Chronology: principle events in Maxwell's life
Cast of characters: Maxwell's relations and close friends
A country boy 1831-1841
Pins and string: Edinburgh academy 1841-1847
Philosophy: Edinburgh university 1847-1850
Learning to juggle: Cambridge 1850-1854
Blue and yellow make pink: Cambridge 1854-1856
Saturn and statistics: Aberdeen 1856-1860
Spinning cells: London 1860-1862
The beautiful equations: London 1862-1865
The laird at home: glenair 1865-1871
The cavendish: Cambridge 1871-1879
Contains twenty-one black and white photographs on glossy paper.
Mahon has clear affection for Maxwell. Reprises the major phases of his life in a brief summary. Explains his scientific work in a easy to follow manner. Best explanation of displacement current I have read. Excellent description of the relationship of magnetic and electric fields which propagates light.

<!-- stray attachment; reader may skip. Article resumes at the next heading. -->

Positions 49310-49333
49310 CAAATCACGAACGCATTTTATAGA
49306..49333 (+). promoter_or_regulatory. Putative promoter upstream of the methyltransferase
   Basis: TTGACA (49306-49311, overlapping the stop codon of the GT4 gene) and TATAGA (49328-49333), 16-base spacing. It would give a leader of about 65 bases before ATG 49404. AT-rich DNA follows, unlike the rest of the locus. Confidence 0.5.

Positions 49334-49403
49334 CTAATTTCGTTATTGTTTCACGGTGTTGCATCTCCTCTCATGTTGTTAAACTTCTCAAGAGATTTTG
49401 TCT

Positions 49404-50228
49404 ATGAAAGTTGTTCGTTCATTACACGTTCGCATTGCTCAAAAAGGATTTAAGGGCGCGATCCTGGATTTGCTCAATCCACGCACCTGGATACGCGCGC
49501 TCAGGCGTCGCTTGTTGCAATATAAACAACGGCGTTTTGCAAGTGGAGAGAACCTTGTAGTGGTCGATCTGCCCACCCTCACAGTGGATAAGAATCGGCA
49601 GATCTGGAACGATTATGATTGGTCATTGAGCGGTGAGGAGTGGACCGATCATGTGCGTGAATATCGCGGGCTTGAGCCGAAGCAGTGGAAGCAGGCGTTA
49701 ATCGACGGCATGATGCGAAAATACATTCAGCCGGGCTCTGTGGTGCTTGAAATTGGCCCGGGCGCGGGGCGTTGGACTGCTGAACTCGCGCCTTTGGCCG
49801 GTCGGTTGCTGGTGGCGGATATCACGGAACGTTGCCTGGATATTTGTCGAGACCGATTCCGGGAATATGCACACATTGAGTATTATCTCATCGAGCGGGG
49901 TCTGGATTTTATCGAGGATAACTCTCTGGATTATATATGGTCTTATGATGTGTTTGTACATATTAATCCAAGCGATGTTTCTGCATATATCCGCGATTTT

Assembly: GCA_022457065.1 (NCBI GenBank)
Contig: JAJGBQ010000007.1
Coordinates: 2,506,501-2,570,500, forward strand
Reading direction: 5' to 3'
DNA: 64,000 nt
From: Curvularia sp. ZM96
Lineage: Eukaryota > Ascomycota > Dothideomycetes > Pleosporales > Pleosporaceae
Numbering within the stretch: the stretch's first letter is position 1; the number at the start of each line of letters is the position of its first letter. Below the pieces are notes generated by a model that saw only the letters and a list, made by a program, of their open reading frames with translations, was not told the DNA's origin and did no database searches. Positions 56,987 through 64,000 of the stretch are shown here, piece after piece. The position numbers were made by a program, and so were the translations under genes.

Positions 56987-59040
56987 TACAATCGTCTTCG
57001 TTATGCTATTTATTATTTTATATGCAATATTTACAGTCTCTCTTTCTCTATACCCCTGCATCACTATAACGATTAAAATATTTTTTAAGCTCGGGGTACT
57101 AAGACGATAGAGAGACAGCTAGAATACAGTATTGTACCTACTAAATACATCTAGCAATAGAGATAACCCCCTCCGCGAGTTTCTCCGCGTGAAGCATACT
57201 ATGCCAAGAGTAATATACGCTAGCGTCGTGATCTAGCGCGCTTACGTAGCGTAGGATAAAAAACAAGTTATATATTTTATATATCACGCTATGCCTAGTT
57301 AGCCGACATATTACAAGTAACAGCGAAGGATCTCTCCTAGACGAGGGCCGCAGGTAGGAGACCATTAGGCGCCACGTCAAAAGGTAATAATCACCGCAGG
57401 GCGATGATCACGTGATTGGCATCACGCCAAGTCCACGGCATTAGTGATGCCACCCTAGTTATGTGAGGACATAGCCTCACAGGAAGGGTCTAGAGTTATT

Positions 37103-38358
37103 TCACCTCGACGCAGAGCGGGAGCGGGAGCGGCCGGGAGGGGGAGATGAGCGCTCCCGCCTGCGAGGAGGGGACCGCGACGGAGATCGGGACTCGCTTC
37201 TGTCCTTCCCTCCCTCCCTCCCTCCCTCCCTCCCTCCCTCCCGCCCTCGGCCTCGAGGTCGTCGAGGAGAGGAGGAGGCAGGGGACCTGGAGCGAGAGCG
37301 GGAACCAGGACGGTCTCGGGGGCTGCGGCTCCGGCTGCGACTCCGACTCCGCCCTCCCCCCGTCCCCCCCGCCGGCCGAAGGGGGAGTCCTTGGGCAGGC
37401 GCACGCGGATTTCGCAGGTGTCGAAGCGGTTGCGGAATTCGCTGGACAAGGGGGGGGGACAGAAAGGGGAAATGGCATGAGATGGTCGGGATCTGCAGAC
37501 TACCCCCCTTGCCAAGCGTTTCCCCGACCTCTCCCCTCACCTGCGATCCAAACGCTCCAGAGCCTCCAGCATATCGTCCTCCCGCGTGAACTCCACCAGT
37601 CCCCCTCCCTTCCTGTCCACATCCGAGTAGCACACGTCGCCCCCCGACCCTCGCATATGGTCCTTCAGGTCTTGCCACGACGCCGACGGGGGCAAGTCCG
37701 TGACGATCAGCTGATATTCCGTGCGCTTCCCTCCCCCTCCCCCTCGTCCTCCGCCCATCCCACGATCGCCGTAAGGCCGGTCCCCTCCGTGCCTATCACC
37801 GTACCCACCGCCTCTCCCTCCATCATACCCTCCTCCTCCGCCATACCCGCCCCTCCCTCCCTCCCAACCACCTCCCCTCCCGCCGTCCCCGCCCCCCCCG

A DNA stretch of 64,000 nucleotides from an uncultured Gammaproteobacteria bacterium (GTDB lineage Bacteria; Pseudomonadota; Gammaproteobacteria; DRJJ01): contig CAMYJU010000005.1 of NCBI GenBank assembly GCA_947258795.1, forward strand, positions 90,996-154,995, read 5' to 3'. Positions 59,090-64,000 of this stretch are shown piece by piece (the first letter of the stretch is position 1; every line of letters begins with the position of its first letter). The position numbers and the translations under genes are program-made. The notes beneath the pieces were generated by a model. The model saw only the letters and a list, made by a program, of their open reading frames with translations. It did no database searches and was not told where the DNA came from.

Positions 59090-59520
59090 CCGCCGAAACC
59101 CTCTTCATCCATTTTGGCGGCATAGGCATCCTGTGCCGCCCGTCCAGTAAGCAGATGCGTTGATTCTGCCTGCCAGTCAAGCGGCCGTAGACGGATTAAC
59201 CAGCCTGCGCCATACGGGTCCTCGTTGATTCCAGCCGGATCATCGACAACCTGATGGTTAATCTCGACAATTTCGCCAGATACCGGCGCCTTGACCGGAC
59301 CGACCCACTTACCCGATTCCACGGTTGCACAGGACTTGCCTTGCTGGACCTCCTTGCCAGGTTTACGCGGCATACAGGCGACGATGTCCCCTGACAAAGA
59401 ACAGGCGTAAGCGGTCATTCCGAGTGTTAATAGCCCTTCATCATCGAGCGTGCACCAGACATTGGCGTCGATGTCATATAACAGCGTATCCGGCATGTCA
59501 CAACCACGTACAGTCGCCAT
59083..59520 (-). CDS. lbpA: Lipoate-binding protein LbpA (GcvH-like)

Covers Maxwell's kind, modest Christian personality. Comments that as a youth, probably knew the Bible better than the instructor. Served as an elder in his local church. Spoke against scientific determinism. Expressed the view that Christians should be careful in adjusting their Christianity to science, since science is always changing, unlike Christianity.
Fascinating, since he changed science more than Einstein or Newton. We now believe we live in a material world made from non-material energy. What a profound adjustment!
Maxwell's own reflection on his life: "What is done by what I call myself is, I feel, done by something greater than myself in me. The only desire which I can have is like David to serve own generation by the will of God, and then fall asleep".